I have done it twice direct die and direct IHS so it is sure possible. But this why companies like Swiftech do not use it. How can you seal it properly with out the possibility of the tubing getting tugged on and breaking the seal? Also when you take it off how do you keep water off the parts? The block will keep water in it no matter how hard you try to drain it. These are things keeping it from mainstream and why I suggest the CPU needs to be built around it. If you can mount the cooler directly to the CPU itself instead of the socket (like clamping it right to the IHS or something) and can remove the CPU with the cooler then you are golden... Until that happens (and I suggest it never will) it will be to much of a liability for any company to do this on a general user level.

Quote:
The central question is if performance is there. With a big pump I believe it is. (As it happens me and my supervisor on my current project are looking at this, he is betting on Lamina flow heat exchangers. Note that he considers turbulence to be wasteful in heat sink designs from all his experience)
Performance will not be much greater if not worst. Not enough to justify the cost. Especially after you take into count the need for special water additives to keep the water clean. With holes that small any tiny bit of corrosion, dirt or whatever will quickly clog those holes. This also means adding a filter and adding a bigger pump which will add more heat to the water than what you may have gained with the cooler itself.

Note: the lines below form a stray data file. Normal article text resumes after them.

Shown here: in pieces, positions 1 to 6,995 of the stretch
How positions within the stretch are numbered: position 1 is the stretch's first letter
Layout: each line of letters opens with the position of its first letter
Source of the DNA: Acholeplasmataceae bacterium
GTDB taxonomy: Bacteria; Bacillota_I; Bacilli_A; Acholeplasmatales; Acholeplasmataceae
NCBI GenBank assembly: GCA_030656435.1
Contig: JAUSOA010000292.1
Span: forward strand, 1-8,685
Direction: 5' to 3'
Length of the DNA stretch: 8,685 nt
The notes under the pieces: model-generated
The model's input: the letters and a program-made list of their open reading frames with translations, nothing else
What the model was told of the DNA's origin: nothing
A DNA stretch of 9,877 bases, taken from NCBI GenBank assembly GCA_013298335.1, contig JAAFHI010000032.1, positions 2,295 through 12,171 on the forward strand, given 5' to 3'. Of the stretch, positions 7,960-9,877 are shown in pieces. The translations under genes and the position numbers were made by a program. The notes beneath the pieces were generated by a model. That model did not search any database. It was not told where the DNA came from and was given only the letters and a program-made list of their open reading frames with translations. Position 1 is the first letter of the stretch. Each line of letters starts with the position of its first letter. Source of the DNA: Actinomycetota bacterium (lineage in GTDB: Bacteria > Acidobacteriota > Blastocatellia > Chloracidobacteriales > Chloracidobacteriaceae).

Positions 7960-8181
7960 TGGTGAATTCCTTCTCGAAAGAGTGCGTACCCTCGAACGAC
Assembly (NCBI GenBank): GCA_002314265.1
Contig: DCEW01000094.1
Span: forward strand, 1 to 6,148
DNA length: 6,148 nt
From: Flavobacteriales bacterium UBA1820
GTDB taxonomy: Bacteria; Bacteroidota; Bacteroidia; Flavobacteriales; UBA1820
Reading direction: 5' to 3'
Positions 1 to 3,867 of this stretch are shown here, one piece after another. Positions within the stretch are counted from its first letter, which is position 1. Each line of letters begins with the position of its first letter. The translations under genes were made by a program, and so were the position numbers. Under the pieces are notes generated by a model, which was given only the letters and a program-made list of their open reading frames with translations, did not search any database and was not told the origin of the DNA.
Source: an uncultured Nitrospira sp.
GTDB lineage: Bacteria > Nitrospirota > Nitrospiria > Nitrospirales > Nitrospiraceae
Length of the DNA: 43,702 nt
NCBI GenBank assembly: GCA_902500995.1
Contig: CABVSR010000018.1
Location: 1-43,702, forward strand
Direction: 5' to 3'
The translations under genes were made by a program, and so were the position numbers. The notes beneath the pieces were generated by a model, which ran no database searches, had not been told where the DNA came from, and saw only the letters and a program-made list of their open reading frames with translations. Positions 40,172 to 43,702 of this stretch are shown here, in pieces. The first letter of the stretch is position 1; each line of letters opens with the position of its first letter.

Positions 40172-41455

The best blocks out now keep the water around 10C above water temp on a hot CPU like the 125watt variety... With a more reasonable CPU that is running in the 65watt or even the newer 45watt ones that drops to around 5C over water temp. You will not get below water temp or even within a few C no matter how well you cool it. With even the most optimal cooling system you are only going to gain a few C cooler.. What good is that few C? What are you going to gain? Nothing... Overclocks will not be much. The quiet angle will be negligible and being you need a big pump it will be loud anyway. I just don't see why it would be worth the questionable seal.

Quote:
Swifttech storm idea is good, will perform crapish though as the storm is laid out for confined jet impingement not what we are talking about and some of the other geometry is not what you would want.